The Varieties of Religious Experience | Study Guide

William James

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William James | Biography


William James was born on January 11, 1842, in New York City. He became the leader of the American philosophical movement known as pragmatism, which stressed the practical application of philosophy and that the purpose of thought was to guide action. James made important contributions in both psychology and philosophy, as well as to the psychology of religion. William James was one of five children (and the eldest) of the illustrious family of Henry James Sr. and his wife Mary Robertson Walsh James. His brother was American novelist Henry James, and his sister was diarist Alice James. William James wrote his monumental work, The Principles of Psychology, in 1890, along with a shorter version a few years later in textbook form. The Principles blended physiology, psychology, philosophy, and personal reflection; contained the seeds of pragmatism and phenomenology (an important 20th-century philosophy that focuses on the study of consciousness and self-awareness); and influenced generations of thinkers.

Family Background and Early Life

William James Sr., the grandfather of the author, arrived in New York from Ireland as a poor immigrant and, with his business acumen, became one of the richest men in the state. His son, Henry James Sr. (William James's father) inherited his father's wealth, and as a result was free to pursue his intellectual interests. He devoted himself to metaphysics (the study of the essence or nature of reality), writing books on the subject, and became a follower of Swedish scientist and mystic Emanuel Swedenborg. The elder James's interest in religion affected his son William, who also pursued the study of metaphysics, albeit from a different angle.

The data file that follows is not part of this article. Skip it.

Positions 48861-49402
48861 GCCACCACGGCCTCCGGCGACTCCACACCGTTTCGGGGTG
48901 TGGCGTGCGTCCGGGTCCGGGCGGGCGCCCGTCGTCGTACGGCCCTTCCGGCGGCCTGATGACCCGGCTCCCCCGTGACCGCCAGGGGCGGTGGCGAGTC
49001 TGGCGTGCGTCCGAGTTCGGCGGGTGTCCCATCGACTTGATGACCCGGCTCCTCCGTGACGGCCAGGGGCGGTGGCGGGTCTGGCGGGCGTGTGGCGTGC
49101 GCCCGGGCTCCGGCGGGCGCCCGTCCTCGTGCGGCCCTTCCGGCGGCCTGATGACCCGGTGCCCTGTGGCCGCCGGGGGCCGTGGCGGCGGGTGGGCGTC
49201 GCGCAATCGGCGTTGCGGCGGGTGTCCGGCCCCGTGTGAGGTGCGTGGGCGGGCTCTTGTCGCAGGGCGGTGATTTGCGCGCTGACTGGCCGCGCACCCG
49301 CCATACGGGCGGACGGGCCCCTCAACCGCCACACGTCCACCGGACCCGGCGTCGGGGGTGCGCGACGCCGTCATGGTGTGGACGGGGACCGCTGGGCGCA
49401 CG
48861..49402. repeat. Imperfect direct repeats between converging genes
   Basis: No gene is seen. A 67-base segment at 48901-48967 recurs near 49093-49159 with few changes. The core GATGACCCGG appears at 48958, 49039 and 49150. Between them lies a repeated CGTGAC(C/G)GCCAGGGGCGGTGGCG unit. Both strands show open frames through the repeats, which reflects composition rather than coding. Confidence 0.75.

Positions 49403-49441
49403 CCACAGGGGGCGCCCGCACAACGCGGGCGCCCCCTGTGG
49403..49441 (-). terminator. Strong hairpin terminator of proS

William James's schooling was sporadic, since his father's restless searching for the meaning of life meant that the family moved around and spent significant time in Europe. James was educated both in school and by tutors, but the only degree he actually received was an M.D. from Harvard Medical School in June 1869, although he never practiced medicine. When James was 18, he studied under the American painter William M. Hunt but determined not to continue. During his study at Harvard, he took time off to accompany American Swiss naturalist Louis Agassiz on an expedition to the Amazon. He also spent time in Germany studying with scientists and medical men and read widely in psychology and philosophy; he was particularly influenced by French philosopher Charles Renouvier. In Germany he experienced a psychological breakdown, likely triggered by his doubt that free will existed. He recovered with the help of the readings of Renouvier on this subject. James's first act of free will was to believe in free will, by his own account.

Professor at Harvard